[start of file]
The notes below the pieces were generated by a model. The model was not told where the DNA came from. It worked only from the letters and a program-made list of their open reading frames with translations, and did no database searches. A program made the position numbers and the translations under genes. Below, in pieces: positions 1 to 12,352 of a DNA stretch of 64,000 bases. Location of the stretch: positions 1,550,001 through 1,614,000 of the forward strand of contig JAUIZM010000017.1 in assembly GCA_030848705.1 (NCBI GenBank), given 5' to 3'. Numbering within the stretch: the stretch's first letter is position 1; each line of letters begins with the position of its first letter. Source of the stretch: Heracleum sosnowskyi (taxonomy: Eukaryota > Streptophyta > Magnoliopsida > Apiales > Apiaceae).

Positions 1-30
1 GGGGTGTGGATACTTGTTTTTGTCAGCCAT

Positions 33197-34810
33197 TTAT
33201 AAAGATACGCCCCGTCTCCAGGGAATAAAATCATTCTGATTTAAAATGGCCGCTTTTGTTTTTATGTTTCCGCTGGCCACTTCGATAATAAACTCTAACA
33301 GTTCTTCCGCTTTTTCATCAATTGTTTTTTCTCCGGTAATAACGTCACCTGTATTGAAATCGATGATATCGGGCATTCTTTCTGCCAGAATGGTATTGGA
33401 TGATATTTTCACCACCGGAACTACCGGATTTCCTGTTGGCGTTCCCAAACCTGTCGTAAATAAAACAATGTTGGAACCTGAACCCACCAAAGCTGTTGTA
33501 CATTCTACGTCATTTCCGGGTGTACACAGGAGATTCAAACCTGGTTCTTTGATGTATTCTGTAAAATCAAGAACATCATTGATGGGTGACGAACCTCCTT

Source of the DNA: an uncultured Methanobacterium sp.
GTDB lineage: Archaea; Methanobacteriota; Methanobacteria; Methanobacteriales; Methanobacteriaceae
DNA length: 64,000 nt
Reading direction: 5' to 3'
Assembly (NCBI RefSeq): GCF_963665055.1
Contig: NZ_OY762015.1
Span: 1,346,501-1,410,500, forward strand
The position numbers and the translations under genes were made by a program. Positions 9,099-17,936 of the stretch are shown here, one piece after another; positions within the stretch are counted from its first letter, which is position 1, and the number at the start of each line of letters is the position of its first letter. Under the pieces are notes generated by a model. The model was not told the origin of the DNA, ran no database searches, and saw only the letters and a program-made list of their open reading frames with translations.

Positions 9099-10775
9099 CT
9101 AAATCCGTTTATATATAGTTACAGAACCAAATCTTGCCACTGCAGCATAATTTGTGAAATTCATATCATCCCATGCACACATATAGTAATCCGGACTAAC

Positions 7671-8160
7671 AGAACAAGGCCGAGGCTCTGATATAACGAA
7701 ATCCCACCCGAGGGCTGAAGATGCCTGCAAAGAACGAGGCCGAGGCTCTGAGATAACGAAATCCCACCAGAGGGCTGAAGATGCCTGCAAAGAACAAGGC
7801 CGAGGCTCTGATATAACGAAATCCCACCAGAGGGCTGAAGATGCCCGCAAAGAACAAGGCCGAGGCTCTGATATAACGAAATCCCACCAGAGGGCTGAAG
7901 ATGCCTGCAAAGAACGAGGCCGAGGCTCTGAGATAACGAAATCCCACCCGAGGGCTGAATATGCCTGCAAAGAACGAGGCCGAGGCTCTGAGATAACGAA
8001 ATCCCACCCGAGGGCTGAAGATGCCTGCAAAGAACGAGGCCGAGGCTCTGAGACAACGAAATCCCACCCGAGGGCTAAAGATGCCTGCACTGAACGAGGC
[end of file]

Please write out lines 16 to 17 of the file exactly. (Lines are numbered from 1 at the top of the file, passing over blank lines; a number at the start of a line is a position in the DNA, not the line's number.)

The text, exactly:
Span: 1,346,501-1,410,500, forward strand
The position numbers and the translations under genes were made by a program. Positions 9,099-17,936 of the stretch are shown here, one piece after another; positions within the stretch are counted from its first letter, which is position 1, and the number at the start of each line of letters is the position of its first letter. Under the pieces are notes generated by a model. The model was not told the origin of the DNA, ran no database searches, and saw only the letters and a program-made list of their open reading frames with translations.